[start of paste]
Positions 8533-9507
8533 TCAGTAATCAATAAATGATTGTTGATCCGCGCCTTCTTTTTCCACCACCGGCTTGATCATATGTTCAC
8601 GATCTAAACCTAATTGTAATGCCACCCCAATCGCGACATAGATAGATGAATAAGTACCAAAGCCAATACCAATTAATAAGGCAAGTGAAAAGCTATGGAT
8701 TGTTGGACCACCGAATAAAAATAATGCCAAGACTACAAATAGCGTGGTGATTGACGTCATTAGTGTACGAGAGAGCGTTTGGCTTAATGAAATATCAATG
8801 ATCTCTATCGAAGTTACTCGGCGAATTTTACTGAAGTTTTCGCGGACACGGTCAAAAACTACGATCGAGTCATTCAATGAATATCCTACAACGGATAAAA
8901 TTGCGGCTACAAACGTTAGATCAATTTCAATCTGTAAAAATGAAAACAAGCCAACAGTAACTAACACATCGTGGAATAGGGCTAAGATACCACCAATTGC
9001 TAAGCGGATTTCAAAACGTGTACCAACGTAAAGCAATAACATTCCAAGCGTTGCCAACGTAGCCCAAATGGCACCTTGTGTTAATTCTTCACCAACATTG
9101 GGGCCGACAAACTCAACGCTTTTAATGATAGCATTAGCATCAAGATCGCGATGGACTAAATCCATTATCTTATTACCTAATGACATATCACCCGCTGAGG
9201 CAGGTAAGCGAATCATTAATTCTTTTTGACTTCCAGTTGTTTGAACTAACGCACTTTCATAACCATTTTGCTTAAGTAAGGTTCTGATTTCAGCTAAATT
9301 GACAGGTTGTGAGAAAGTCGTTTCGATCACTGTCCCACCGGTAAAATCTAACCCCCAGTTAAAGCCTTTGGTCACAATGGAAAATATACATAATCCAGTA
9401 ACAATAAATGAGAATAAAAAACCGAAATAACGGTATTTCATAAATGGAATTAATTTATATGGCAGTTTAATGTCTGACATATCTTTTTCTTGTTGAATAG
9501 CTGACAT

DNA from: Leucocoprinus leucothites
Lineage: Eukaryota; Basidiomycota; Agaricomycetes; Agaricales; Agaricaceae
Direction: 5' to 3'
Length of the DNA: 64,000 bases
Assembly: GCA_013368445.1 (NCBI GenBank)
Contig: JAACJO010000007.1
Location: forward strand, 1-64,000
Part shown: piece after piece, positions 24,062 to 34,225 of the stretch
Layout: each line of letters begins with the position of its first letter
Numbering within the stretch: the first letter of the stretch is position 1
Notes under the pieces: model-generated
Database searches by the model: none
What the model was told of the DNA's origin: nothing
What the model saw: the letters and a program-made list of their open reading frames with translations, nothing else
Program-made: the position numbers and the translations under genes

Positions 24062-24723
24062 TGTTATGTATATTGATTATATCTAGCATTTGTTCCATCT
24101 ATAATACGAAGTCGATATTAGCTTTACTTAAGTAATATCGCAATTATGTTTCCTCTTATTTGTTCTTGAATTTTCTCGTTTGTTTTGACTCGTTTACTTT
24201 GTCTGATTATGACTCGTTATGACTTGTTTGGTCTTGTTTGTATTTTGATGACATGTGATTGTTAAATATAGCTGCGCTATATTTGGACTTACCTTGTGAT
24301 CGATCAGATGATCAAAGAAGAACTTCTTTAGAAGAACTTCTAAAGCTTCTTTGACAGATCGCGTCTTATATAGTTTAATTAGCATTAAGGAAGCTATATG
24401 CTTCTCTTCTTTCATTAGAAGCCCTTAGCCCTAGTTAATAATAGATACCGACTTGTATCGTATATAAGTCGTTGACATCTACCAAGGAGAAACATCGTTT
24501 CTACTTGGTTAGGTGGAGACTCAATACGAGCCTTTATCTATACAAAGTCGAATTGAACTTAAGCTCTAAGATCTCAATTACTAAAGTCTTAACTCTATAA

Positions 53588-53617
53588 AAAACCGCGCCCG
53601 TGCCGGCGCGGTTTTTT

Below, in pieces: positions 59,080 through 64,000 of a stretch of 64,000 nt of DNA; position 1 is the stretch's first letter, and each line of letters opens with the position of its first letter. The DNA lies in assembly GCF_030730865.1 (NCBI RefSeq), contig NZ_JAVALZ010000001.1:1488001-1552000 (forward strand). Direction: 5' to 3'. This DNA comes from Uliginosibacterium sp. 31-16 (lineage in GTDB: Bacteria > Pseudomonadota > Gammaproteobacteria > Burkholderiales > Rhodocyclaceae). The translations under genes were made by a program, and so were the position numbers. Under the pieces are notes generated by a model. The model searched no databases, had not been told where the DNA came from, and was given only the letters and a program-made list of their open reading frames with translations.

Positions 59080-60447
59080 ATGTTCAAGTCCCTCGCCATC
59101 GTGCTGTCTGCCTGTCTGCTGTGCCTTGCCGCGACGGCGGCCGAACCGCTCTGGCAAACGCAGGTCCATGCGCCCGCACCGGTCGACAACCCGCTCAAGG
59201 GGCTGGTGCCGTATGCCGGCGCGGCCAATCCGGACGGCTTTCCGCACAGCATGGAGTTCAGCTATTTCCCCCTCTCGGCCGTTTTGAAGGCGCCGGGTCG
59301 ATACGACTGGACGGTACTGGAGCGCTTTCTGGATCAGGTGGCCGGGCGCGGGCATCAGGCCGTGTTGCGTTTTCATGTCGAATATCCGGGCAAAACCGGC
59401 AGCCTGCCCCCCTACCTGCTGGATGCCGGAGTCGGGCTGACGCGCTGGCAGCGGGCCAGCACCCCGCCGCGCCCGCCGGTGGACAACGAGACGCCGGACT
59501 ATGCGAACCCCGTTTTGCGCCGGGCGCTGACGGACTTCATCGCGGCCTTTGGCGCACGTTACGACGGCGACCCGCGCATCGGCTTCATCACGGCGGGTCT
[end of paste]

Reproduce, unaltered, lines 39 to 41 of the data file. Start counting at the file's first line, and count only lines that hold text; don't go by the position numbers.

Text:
Positions 59080-60447
59080 ATGTTCAAGTCCCTCGCCATC
59101 GTGCTGTCTGCCTGTCTGCTGTGCCTTGCCGCGACGGCGGCCGAACCGCTCTGGCAAACGCAGGTCCATGCGCCCGCACCGGTCGACAACCCGCTCAAGG